AH HILLAH, Iraq -- Battling time and the fast moving currents of a tributary of the Euphrates River, a Navy Seabee risked his life to try and save the lives of four Marines who perished after a CH-46 helicopter crashed May 19 near Camp Babylon.
It began as a typical day for Petty Officer 2nd Class Jim Shaw, a utility man with Naval Mobile Construction Battalion 15 (Air Detachment) based out of Kansas City, Mo.
The St. Louis, Mo., resident had just returned to camp after spending the day rehabilitating one of the schools near Al Hillah, Iraq. After spending the day working in temperatures that pushed well beyond 110 degrees, he was not looking forward to pulling security at Camp Babylon.
Gathering his gear needed for his detail, Shaw saw people running and shouting that a helicopter had crashed in the river and the Marines and sailors there were organizing a rescue. Shaw, a Navy reservist and certified scuba diver, knew he had to help.
He and some fellow Seabees ran and grabbed tools that they would use to try and rescue the downed Marines and headed to the crash site a half-mile away.
Along the way, Shaw saw small boat chained to a nearby dock the day before. They cut the lock, took the boat and proceeded to the crash site.
Bouncing down a dirt road, Shaw was not thinking about the danger of the rescue, but what this crash would mean to those families affected.
"I was only thinking of my family and the family of those in the helicopter crash," he said.
The site of the gray Marine CH 46 Helicopter partially submerged underwater shocked the Seabee, whose hardest job up until then was figuring out how the Iraqis had water pipes inside old schoolhouses. Pulling himself together, he knew that he would have to go underwater to find out if he could find any sign of life.
"I knew it would be a long time before any real help arrived," Shaw said. "I once saved a woman from a flooded jeep in Missouri back in 1993 and I was hoping to do the same here,"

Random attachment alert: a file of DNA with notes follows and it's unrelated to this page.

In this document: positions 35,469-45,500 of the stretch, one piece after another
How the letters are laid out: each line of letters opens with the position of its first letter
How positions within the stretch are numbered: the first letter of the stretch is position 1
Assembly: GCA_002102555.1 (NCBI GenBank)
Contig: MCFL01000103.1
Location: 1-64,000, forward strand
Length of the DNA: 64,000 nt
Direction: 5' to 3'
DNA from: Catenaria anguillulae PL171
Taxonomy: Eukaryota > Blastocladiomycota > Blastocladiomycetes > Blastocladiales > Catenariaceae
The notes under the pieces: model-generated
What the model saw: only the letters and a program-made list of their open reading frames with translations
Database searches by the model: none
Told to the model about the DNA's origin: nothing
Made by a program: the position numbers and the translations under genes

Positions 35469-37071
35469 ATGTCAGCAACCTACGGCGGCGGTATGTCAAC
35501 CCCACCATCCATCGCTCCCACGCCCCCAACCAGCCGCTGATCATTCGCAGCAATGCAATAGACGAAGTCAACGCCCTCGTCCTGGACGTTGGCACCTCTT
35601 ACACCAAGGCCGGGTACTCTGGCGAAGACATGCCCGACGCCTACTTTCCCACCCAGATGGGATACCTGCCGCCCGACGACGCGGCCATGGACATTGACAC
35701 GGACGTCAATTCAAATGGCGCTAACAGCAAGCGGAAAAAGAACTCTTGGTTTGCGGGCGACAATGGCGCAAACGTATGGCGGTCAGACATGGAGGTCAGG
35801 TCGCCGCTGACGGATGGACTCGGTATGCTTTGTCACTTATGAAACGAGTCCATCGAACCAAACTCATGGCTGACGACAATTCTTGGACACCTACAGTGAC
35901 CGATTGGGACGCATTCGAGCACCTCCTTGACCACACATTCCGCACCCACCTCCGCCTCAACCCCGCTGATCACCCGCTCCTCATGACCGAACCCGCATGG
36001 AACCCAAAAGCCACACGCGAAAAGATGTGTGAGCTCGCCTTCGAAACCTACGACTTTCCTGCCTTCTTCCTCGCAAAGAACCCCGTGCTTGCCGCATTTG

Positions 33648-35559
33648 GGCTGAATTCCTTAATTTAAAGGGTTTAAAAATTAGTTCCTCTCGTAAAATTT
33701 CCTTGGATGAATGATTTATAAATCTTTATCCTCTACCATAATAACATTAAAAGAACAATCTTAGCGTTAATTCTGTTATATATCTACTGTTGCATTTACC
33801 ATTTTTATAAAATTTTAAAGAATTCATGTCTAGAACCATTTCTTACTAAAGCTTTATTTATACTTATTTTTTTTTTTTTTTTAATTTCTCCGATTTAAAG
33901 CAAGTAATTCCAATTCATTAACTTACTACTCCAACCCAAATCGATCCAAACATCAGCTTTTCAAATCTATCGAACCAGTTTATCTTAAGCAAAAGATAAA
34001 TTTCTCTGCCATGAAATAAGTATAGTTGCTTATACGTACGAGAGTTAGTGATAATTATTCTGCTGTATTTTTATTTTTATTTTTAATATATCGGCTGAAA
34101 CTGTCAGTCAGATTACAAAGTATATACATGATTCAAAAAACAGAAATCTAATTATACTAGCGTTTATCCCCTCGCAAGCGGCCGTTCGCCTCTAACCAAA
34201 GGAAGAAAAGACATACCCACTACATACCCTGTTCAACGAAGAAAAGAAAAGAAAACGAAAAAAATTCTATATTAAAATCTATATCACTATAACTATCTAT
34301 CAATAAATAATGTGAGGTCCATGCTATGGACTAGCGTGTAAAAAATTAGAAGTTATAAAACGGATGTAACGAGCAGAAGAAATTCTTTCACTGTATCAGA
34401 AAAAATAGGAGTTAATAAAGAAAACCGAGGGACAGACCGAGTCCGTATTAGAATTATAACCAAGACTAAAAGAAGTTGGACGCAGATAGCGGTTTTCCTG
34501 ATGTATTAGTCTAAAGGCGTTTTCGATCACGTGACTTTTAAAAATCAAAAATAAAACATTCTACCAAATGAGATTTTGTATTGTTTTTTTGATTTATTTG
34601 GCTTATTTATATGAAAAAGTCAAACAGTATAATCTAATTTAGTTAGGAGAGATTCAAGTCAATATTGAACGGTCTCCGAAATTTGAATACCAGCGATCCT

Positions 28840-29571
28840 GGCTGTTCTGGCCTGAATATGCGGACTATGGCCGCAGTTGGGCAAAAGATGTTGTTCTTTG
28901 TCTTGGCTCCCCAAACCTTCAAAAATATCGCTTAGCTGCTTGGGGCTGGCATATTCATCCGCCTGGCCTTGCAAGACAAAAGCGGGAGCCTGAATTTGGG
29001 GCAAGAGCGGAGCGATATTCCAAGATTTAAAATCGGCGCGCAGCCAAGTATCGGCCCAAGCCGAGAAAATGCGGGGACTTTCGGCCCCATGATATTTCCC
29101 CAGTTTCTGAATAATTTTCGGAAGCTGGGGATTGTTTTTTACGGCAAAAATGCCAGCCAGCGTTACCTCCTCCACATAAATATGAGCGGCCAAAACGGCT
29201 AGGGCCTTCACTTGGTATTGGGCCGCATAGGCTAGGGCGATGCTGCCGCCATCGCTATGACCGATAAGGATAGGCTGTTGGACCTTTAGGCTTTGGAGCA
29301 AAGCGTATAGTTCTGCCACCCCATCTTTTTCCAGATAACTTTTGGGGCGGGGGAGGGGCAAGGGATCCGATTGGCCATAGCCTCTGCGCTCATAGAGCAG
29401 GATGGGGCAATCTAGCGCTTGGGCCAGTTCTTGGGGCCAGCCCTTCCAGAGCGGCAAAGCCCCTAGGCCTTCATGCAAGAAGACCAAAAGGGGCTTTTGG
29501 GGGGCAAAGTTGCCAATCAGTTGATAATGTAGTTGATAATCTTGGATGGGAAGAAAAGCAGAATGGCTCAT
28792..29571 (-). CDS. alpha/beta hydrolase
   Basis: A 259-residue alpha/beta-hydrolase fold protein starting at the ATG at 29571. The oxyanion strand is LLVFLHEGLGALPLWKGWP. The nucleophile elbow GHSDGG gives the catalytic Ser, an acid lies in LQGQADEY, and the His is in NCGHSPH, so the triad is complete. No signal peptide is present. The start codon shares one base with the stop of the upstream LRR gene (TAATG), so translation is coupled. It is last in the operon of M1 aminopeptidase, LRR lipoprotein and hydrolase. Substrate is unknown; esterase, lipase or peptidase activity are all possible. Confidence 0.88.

Launching the small boat into the fast moving river, Shaw and his fellow rescuers had to improvise to get to the downed crewmen.
"Upon arriving to the site, I dropped all my gear and got into the boat," he said. We just took and me and another Marine, who I did not even know. We used the butts of our M16's and paddled out to the crash."
Though the scene was chaotic, Shaw hoped the crewmembers could be saved in a swift current. When his commanding officer arrived he had to convince him that even though it was dangerous he was inclined to go.
Shaw told him of his qualifications and efforts and asked him if he could continue the search.
"I saw he was the only chance they had because of his diving experience and we were not going to have the real Navy divers out here until the next day," said Navy Lt. Jeff Gerken, the officer in charge of NMCB 15.
Shaw also gathered some local Iraqi residents in other canoes to help, even though the current was too swift for them to be effective.
Despite the effort the men learned later that not only were the lives of the Ch-46 crew lost, but also a Marine who also drowned while trying to save his brothers in arms.
"(Shaw) did what he could do," said Petty Officer 1st Class Chris Lyerla, a fellow utility man and a resident of St. Louis, Mo. "Lives were lost but the effort was made and this is what counts. He did not stand by he took the initiative and this is what is important."
Another Seabee who was working with Shaw realized that going into the river was necessary.
"I helped get him in and out of the water for over two hours before we realized there was nothing we could do for the crew," said Petty Officer 2nd Class Bill Epps, a utility man and a resident of Omaha, Neb. "The important thing is we tried and Jeff was the only one who had diving experience."
Although Shaw does not consider himself a hero, he and his fellow Seabees wish they could have done more for all involved.
"I know each one of those crew members in the helicopter had a family," said Shaw who was married back in December 2002. "I wish I could have saved just one of them, but I gave it my all and I know this was the only thing I could do to help."